Garth Brooks may have friends in low places – but he won't have many more devoted than those in Northern Ireland.
In an era of internet ticket sales, hundreds of fans across the province proved just how hot tickets for the country music legend's world comeback tour are by donning their sleeping bags and deck chairs to sleep out.
Music stores and ticket vendors up and down Northern Ireland were this morning dealing with a swell of fans who had chosen to spend days queuing out for the tickets before they went on sale at 9am this morning.
In Belfast there were long queues in the city centre at Eason's, HMV and DV8.
And in Co Tyrone, Cookstown and Dungannon both saw diehard fans queue out for days.
Jolene McBride told the Belfast Telegraph she and her sister had been camped outside a ticket office in Cookstown since 8am on Tuesday.
"I said I would never camp out for anyone except Garth Brooks, so here I am. I missed him last time and I wasn't about to let it happen again," she said.
"I'd be highly disappointed if I didn't get them after all of this effort."
Renowned for their love of country and western music, Dungannon natives claim they are the star's biggest fans.
Enthusiasts began camping outside Stuart's Music store in the town's Irish Street from as early as Sunday morning – a full five days ago – to bag a ticket to the US star's first Irish concerts in 17 years.
Shop owner Raymond Stuart estimated more than a thousand people had been outside his shop.
"The earliest campers actually caught us unawares. We've provided a bit of a marquee for some cover from some pretty brutal wind and rain in the last few days but we had no idea they were going to be here so early. I was actually at Mass on Sunday morning when someone said to me they've started queuing outside your shop. I was shocked," he said. The shop owner said that the town has had a long standing relationship with country music and added that the shop was regarded as the "home of country music" since it opened in 1975.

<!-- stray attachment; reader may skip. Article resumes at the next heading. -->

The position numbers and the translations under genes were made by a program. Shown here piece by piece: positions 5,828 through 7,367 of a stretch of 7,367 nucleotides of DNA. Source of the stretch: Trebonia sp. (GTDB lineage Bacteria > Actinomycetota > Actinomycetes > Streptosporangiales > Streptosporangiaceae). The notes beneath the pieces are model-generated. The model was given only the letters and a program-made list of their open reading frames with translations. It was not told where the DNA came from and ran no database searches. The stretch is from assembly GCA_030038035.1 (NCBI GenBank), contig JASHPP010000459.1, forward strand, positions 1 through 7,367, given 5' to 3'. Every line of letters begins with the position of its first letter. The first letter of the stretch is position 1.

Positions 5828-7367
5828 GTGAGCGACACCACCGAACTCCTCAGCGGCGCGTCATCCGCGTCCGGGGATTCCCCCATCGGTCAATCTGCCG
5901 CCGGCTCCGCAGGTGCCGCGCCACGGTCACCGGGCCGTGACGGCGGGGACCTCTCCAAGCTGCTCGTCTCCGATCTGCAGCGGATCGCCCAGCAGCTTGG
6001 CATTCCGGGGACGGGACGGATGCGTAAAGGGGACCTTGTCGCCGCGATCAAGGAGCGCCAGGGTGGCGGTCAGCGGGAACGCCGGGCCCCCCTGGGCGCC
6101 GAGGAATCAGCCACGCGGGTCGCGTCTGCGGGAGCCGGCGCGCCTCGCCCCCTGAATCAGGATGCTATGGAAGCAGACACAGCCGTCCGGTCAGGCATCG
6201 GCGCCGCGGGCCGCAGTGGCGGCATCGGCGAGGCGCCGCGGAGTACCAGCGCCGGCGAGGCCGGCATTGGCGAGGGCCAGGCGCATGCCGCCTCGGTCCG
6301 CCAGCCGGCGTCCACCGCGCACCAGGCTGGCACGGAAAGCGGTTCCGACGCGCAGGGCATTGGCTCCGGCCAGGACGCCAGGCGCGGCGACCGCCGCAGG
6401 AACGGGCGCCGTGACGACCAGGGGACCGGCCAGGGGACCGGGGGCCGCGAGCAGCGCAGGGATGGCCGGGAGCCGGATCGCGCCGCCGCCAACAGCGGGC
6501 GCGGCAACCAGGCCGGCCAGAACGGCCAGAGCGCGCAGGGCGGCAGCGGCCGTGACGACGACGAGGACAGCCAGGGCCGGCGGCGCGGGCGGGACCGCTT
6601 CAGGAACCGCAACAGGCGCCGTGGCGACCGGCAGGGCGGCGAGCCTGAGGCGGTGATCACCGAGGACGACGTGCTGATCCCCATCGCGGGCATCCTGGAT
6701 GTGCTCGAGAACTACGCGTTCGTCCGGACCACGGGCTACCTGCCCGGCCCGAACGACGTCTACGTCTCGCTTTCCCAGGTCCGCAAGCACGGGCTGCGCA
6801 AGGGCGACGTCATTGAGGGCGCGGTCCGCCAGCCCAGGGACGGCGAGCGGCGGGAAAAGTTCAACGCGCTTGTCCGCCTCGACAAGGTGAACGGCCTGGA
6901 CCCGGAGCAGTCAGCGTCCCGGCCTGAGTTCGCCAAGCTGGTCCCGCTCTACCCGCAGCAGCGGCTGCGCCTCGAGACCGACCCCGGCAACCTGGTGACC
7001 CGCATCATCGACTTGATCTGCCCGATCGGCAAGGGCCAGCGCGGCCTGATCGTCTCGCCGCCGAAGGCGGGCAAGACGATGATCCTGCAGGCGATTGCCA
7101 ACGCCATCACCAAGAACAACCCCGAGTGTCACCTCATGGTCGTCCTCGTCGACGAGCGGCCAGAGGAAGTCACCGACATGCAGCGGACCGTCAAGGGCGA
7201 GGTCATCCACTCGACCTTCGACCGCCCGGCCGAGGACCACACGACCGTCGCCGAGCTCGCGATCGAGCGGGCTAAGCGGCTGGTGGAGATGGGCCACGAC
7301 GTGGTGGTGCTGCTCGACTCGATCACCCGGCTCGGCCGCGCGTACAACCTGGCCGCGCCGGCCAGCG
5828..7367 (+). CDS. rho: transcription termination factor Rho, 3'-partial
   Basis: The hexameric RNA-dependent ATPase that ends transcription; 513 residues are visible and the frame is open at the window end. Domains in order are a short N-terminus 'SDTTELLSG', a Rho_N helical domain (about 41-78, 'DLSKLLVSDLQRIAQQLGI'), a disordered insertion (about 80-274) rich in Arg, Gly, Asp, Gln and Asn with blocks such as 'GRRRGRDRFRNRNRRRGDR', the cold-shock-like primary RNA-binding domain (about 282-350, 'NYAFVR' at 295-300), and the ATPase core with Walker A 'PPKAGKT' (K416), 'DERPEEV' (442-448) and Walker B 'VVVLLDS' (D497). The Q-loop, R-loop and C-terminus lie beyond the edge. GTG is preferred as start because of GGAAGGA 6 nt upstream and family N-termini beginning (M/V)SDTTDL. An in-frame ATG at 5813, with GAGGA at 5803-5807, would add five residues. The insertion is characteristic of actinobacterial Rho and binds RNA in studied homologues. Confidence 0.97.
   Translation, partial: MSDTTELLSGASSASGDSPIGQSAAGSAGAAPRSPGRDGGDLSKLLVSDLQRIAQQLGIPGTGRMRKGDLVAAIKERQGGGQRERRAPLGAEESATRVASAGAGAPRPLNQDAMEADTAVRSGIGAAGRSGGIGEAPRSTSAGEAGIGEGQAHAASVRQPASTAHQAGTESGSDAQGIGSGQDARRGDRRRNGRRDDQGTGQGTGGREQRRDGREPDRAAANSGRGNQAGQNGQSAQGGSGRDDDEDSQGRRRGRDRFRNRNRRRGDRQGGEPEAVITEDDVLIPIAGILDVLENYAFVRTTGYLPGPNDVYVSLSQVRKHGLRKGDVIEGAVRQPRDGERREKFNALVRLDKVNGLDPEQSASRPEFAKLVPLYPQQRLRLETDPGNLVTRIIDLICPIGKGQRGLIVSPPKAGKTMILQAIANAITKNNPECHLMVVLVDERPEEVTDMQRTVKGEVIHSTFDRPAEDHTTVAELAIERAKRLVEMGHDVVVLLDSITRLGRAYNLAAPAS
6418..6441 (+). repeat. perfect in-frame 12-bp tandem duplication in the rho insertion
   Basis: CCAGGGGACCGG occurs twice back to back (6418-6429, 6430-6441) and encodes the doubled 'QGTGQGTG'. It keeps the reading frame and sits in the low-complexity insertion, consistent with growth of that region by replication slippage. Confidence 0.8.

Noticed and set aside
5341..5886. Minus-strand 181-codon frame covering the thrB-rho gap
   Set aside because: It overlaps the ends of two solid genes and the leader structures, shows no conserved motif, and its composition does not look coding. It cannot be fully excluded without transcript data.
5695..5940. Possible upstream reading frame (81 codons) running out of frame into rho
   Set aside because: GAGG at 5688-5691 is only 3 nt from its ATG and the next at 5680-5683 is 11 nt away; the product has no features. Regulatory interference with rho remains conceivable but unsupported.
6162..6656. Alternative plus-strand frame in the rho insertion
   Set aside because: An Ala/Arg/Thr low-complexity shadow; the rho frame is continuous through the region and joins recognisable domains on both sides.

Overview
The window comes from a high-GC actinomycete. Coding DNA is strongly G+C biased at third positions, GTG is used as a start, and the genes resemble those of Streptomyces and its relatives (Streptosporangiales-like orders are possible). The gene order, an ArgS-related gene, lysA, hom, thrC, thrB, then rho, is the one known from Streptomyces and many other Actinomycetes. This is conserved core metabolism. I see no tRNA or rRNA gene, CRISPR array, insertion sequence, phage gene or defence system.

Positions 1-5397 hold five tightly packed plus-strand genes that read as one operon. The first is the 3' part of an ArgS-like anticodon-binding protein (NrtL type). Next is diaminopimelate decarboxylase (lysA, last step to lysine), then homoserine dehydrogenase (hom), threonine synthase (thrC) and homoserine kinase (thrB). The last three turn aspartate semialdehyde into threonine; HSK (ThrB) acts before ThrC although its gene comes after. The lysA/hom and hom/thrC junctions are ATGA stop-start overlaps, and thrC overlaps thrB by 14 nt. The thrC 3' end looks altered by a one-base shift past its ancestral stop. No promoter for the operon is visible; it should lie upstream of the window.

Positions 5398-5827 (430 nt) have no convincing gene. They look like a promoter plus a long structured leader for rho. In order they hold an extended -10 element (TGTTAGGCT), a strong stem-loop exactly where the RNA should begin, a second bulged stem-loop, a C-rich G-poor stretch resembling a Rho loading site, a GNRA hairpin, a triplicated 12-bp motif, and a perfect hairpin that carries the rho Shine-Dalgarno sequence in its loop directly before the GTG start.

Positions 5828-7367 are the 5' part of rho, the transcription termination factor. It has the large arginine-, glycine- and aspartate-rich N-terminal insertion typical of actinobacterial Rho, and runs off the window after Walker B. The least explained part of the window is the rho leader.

"We have a great association. Nathan Carter launched his last two albums from our shop, as did country star Derek Ryan.
"We are a traditional record shop and we get people coming in because they have a long association with buying music here and they have been buying Garth Brooks here for many years," he said.
"They know that when they walk in here they will deal with a face and we will do everything in our power to look after them – they know than we can deliver tickets into their hands with no hassle and a smile."
Brooks is performing two dates in Croke Park from July 26, with tickets expected to sell out rapidly, leaving many fans hoping that a third date may be added.
Irish ticket site seatwave.ie was charging up to €820 (£670) for standing tickets to the Croke Park gigs yesterday. That's despite the fact that tickets are only officially going on sale with Ticketmaster at 9am this morning priced at €65.45 (£54) each, with additional fees ranging from €2.15 (£1.70) to €6.10 (£5).
In response to queries about the high mark-up and the origin of the tickets, Seatwave said it was a secondary marketplace and, as such, did not own any tickets itself.
"All the tickets listed on Seatwave are sold by individual sellers and so these sellers can list their tickets for whatever price they feel is appropriate," it said.
Mr Stuart said that he hoped to use some influence when he phoned Brooks' manager Bob Doyle last week to make sure the Grammy Award-winning singer knew about the Dungannon buzz. The pair met a number of years ago when on a night out in Nashville in America and it was a phone number the shop owner always thought might come in handy.
From the web
COMMENT RULES: Comments that are judged to be defamatory, abusive or in bad taste are not acceptable and contributors who consistently fall below certain criteria will be permanently blacklisted. The moderator will not enter into debate with individual contributors and the moderator’s decision is final. It is Belfast Telegraph policy to close comments on court cases, tribunals and active legal investigations. We may also close comments on articles which are being targeted for abuse. Problems with commenting? email@example.com